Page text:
The personal in the political

2012-07-20 11:30

Omphile Molusi drags his big, metal trunk on to a stage strewn with the flotsam and jetsam of urban living – discarded newspaper, cooldrink cans and orange peels.

He puts his trunk in the middle of the space, takes off his jacket and looks at it. He stares at it, turns it over, lays it down.

He says, sounding confused, that he has to attend a funeral. With that, Molusi grabs the audience’s attention and never lets it go.

His heartfelt, honest, funny and tragic story of a place forgotten, and the ignored people in it, is riveting.

His effect on the audience is as much to do with the content of his tale as it has to do with his own extraordinary acting, and his persuasive way with space and timing.

When I was in Ireland last year, I saw that Itsoseng was invited to the Dublin Theatre Festival, and prior to that it had won a Fringe First Award in Edinburgh.

After seeing it as part of the National Arts Festival’s inaugural Season of Solo Theatre, it was immediately clear why a play so particularly located in a South African context resonated so loudly with any audience no matter how foreign.

Itsoseng is about being heard; it is the distillation of that overused phrase: “The voice of the voiceless.” Molusi is, in fact, one of the voiceless who, having found himself ignored, found a new way to speak up and be heard.

Better than that, he gives voice to his community of characters too.

Molusi effortlessly slips from one character to another as he tells the story of the township where he grew up.

He recounts how the shiny shopping centre with its array of shops built during apartheid was burned down in the run-up to democracy.

He describes his long-time love affair with Dolly and how they were kept apart.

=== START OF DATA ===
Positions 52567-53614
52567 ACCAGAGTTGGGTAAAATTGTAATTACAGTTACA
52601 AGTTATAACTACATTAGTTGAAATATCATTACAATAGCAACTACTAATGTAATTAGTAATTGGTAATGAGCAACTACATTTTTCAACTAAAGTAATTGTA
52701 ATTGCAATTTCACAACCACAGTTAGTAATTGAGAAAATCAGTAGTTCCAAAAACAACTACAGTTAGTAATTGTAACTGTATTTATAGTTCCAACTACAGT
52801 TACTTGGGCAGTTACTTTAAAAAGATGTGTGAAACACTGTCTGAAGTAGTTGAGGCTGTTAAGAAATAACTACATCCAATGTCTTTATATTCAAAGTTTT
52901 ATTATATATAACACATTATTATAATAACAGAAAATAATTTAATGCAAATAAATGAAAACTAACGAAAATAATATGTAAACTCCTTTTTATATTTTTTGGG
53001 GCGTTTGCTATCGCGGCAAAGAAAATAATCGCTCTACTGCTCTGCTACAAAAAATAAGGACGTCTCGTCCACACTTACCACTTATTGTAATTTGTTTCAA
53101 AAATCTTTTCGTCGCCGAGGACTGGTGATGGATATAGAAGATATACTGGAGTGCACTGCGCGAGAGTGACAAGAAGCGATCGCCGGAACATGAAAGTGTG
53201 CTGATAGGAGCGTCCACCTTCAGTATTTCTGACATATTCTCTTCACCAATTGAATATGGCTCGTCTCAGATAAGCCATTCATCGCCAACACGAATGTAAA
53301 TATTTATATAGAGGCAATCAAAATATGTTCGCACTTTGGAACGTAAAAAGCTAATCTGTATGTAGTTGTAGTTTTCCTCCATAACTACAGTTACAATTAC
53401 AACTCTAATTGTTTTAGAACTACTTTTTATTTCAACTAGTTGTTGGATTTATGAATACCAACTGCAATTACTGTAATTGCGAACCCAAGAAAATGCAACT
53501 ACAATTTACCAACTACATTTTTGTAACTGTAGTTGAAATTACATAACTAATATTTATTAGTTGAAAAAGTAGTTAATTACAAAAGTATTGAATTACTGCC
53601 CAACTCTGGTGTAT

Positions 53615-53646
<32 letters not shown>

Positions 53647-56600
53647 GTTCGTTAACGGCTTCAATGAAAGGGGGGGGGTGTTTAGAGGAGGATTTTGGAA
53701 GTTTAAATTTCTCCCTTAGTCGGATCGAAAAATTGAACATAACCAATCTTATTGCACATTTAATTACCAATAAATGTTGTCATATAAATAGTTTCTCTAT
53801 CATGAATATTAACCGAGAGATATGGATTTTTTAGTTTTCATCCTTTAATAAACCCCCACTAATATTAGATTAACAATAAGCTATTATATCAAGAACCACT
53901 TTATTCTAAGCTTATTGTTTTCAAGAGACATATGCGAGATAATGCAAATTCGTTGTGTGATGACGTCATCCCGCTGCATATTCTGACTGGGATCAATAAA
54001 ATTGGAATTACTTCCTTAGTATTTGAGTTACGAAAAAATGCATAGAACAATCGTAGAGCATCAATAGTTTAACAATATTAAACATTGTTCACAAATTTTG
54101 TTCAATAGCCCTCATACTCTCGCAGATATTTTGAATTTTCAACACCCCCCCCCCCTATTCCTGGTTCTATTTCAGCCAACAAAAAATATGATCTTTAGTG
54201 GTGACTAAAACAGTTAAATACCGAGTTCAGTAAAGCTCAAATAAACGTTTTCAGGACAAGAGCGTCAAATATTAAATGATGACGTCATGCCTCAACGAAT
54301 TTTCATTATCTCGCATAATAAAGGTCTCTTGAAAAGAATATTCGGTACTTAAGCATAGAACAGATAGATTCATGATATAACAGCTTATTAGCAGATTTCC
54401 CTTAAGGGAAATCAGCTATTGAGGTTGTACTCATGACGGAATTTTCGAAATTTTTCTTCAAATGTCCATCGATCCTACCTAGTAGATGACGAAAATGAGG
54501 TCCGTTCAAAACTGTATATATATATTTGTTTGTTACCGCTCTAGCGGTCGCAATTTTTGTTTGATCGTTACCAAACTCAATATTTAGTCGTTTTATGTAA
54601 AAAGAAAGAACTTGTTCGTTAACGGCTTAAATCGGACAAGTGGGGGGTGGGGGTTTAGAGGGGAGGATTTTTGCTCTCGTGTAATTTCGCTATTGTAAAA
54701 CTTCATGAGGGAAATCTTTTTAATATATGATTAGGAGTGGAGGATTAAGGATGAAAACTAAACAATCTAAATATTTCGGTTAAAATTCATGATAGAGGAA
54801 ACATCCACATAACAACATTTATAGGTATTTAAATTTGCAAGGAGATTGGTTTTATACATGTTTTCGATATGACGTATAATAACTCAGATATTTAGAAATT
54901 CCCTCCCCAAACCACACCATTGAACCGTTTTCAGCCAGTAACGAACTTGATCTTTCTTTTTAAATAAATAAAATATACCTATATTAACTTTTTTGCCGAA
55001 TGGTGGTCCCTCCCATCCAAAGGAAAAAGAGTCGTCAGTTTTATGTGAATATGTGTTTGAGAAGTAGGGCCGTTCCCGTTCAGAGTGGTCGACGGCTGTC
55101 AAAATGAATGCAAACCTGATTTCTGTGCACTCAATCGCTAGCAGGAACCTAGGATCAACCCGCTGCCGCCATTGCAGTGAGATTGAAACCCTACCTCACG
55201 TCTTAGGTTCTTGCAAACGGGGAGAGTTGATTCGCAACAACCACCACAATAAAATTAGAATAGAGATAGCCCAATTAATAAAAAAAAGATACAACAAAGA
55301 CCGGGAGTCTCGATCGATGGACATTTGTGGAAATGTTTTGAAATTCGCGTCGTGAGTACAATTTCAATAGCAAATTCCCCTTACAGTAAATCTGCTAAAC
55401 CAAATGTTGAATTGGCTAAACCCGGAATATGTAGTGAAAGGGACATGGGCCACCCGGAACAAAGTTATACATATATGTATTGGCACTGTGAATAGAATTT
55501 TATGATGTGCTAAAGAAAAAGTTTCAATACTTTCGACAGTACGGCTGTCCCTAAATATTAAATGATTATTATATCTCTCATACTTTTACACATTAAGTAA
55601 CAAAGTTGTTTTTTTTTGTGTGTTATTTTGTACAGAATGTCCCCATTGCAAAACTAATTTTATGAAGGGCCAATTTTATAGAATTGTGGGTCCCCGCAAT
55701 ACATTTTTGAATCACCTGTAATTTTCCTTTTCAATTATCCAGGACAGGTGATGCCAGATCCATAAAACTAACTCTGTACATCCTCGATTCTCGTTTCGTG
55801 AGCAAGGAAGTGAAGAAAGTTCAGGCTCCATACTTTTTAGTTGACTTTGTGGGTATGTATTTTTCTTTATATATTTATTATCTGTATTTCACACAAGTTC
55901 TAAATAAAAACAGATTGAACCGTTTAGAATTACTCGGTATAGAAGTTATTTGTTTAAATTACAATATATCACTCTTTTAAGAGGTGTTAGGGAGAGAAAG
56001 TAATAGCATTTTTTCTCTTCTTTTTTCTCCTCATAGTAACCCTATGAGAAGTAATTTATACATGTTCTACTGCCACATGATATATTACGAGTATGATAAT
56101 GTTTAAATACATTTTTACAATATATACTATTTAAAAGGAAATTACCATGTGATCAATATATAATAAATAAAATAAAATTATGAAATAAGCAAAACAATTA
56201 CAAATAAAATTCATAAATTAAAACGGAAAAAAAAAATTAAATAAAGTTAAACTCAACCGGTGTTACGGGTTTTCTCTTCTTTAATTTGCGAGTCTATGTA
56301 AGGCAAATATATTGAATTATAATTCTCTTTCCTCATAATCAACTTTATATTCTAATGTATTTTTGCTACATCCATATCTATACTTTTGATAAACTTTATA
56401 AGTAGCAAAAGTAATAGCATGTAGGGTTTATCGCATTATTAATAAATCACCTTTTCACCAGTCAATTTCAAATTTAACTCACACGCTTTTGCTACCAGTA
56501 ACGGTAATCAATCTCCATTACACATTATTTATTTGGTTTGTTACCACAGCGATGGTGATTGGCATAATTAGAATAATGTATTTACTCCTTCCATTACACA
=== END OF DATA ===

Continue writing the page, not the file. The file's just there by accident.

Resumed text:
He channels the persona of the local firebrand and orator who swept everyone up in a fever of joy and anger during the advent of democracy.

He explains how crime crept into the community, how the shebeen and the mortuary became the only two businesses making a profit, and how joblessness and hopelessness eroded everyone’s chances at a better life.

This is not a political play. It might sound like one and the universe in which the story is told is political, but it is a simple love story that ends in tragedy.

It is about a boy who loves a girl, but who finds that love is never enough – especially when you are poor, without prospects and living in a place that has been forgotten.

Itsoseng will make you laugh out loud. It will make you gasp and, by the end, there won’t be a dry eye in the house.

This play should travel the country – not only the world – and it should start with a gala performance at Parliament.

The next time someone talks about service delivery failure and the protests that flow from it, I will see the characters of Molusi’s forgotten community. This is the power of performance.

»Itsoseng ends its run as part of Drama for Life today at the Wits Theatre. The play will be on as part of the Arts Alive Festival, which launches on September 1.


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